If a parent has the kids for spring break, does that include the right to go somewhere fun? The length of a vacation time is to be spelled out, as well as any permissions that might be required of the other parent. For example, one parent might be skittish about the kids being taken into the mountains to go hiking. Another might have concerns about a trip abroad. The custody agreement should spell out whether the other parent must sign off in writing on a proposed vacation plan.

The summer is one long vacation for kids. In addition to contractual language on trips, parents should also discuss if the basic rules of physical custody will change during the summer months. Let’s return to our example above, where one parent has to settle for visitation rights because they live too far from the school. Giving that parent full custody during the summer might be a way to make that up without compromising the best interests of the child. In such a scenario, the other parent, who normally has the kids during the school year, would presumably have visitation .

Legal Custody: Who Decides?

Parenting involves a lot of decisions that have to be made in a child’s life. Who has the authority to decide what school the kids will attend? If a decision is made on private school, which one will it be? Will the children have a religious upbringing? If so, what faith are they going to receive instruction in? If a doctor has medical recommendations for the kids, who decides what action to take?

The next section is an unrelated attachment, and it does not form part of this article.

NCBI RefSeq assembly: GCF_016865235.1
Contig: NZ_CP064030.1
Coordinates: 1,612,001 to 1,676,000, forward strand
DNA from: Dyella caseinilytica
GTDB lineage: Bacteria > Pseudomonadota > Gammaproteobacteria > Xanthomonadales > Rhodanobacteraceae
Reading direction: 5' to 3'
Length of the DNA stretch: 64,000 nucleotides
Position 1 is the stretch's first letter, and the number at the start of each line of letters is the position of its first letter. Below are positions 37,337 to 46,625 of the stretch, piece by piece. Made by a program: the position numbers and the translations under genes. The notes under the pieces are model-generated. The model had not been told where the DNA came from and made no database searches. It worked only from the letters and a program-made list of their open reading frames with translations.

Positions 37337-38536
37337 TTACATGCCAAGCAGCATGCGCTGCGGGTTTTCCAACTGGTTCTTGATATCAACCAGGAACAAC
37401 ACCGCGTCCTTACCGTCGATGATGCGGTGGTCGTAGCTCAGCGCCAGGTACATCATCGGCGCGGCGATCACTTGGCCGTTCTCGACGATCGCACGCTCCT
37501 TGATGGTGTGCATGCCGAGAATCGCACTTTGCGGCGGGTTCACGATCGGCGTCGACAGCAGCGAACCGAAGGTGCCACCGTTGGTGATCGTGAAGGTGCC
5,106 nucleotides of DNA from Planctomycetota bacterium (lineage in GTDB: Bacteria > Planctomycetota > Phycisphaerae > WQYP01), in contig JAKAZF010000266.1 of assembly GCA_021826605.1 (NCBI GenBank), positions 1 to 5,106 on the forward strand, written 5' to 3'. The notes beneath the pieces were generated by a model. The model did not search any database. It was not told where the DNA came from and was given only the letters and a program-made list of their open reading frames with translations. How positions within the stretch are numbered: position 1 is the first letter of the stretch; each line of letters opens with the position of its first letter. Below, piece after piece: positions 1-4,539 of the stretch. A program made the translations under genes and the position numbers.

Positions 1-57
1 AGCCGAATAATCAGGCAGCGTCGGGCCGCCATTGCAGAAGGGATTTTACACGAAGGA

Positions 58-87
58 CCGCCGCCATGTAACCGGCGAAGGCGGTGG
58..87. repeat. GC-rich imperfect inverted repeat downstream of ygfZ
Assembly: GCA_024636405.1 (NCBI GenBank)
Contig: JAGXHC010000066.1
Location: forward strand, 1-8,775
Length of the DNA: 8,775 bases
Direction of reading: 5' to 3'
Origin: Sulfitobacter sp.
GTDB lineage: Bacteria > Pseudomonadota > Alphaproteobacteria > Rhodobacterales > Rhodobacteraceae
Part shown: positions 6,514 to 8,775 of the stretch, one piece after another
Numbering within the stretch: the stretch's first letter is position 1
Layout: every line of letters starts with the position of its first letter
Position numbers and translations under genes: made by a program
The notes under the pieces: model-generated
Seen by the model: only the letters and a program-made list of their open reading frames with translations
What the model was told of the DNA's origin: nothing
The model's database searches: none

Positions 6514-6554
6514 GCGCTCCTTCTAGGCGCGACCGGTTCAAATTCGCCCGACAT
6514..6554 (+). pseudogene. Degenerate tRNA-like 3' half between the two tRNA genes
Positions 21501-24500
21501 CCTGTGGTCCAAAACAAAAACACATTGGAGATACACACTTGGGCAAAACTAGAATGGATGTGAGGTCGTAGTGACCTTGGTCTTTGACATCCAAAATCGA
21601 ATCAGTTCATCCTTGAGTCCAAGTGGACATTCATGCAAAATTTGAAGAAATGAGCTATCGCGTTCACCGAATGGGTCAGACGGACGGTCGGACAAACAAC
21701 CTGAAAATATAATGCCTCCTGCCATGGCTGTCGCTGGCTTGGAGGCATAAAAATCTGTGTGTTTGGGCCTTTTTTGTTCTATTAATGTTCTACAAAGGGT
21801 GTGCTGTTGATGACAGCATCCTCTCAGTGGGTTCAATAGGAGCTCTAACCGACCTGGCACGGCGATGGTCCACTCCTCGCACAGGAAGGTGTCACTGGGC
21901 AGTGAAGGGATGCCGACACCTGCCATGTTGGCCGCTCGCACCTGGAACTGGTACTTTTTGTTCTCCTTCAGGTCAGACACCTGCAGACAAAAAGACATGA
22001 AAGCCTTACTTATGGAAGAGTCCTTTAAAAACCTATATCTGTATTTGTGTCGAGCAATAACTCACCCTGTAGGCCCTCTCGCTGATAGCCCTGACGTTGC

These are big-picture decisions. There are also countless smaller decisions that have to be made. Will the kids get that permission slip signed to go on a field trip at school? For medical decisions, accepting a prescription recommendation may be considerably less consequential than a decision regarding surgery. Do both parents always have to sign off, or are there are some decisions small enough that one parent can decide?

All of this has to be worked out in the custody agreement. It’s important to emphasize that legal custody does not always follow physical custody. That is, it’s very possible for one parent to have sole physical custody, while legal custody rights are held jointly. The example we’ve been using about the parent who lives too far from the school is a perfect case-study. This parent might not be able to equally share physical custody, but they can get joint legal custody. The practicalities of how this will work out has to be addressed in a responsible child custody plan.

Experience Matters

Attorneys that have drafted a lot of custody agreements and worked with a lot of clients can offer a significant advantage—the acquired knowledge that comes from knowing what problems are most likely to arise in a co-parenting situation and what solutions are most likely to provide legal clarity. The lawyers at Conner & Roberts, PLLC have been serving the eastern and middle regions of Tennessee for over 40 years. We want to help you next. Call our office at (423) 299-4489 or contact us online today to set up a free consultation.